To accurately represent CO2 and test the computer model, the tracer needs to share many of carbon dioxide's characteristics. CO2 is basically inert in the atmosphere; it is known to have sources and sinks for distributed throughout the earth; it varies seasonally over both land and water; and it is measurable.

Battle and his colleagues recognized that Ar/N2 is the best available analog for CO2 . The atmospheric Ar/N2 ratio is also inert; the sources and sinks are globally distributed; there is a seasonal variance, though only over the ocean. It's not easy to measure, but it can be done. (Though before Battle and his colleagues began their work, no one had measured it with the requisite precision.)

When ocean water warms, the gases leave it in proportion to their solubility, which leads to changes in the Argon/Nitrogen ratio in the atmosphere. Regardless of the specific quantities of Argon and Nitrogen, the ratio is consistent, which is important in collecting measurements.

"The atmosphere is a big reservoir, so the changes that we see are very small," Battle said.

Battle and his colleagues are among the first to use the Argon-Nitrogen ratio (Ar/N2 ) as their tracer. Battle's colleagues at Princeton use an Isotope Ratio Mass Spectrometer to measure the ratio in air samples gathered at six spots around the globe, from the North Slope of Alaska to Antarctica.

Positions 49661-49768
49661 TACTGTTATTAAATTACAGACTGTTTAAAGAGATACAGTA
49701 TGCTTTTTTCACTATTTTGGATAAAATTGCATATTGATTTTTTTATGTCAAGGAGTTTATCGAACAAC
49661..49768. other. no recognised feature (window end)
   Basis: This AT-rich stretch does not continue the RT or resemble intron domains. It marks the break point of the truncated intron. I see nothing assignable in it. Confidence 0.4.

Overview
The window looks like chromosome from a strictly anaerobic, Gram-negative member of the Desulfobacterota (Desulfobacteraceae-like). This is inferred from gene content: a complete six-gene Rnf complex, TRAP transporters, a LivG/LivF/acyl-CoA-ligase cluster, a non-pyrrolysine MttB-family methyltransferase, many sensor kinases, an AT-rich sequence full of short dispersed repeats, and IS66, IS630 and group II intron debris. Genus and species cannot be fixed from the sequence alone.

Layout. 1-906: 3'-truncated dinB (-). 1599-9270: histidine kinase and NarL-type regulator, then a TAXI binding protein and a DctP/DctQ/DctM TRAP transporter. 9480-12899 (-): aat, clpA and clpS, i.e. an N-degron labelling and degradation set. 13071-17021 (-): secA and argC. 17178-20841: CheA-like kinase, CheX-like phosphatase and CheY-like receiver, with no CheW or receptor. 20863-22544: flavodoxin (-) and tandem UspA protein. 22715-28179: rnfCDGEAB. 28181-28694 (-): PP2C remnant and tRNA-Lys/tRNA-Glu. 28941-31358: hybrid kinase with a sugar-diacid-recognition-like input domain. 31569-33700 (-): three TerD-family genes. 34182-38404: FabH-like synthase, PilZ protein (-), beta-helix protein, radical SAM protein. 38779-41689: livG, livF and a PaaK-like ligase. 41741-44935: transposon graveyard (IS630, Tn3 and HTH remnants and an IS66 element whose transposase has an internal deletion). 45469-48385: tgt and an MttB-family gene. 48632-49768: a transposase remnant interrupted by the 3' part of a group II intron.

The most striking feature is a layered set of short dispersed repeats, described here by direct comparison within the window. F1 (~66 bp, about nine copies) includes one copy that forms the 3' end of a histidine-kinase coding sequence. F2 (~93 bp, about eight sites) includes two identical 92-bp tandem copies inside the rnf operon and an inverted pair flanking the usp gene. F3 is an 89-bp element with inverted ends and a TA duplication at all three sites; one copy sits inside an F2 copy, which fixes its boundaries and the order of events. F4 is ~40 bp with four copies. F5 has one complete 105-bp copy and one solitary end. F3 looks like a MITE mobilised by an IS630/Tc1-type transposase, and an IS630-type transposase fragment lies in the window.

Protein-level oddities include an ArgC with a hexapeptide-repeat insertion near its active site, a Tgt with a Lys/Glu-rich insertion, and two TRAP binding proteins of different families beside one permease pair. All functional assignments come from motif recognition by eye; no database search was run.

So far, they've collected three years of data, and they've largely been pleased with the results. The scientists use two different models of atmospheric movement and two different models of heat fluxes, which allow calculation of gas emissions, so they can compare the results and start judging the reliability of the models.

As he displayed the graph of their results on the screen, Battle said, "This was just a delight the first time this plot popped out of the computer."

The graph shows the permutations of atmospheric movement and heat flux models closely agreeing with the real-world data.

So far, Battle said, the model developers seem to be getting the heat fluxes and the atmospheric transport models right, though there are phasing differences between the models and the data collected from the real world. This means that while the variation of the Ar/N2 ratios in the model and the real world appear to match, the variations occur earlier in the model than in the real world. There are also a few other discrepancies at different air collection sites; still, the models look good on the whole.

"These models are not made in a vacuum (I didn't mean that as a pun), an intellectual vacuum. They're constantly refined and adapted," Battle said, "so this agreement isn't a complete surprise."

The research is far from over. Battle and his colleagues are tweaking the models to try to improve the accuracy. They're also encouraging collaborators to develop a dedicated model of heat fluxes, since those used in their research were designed for other purposes, not to be used with Ar/N2 . Dedicated models and more data in the years to come gives Battle hope that refinements to these models will lead to much more robust predictions of both carbon dioxide levels in the atmosphere and associated temperature changes.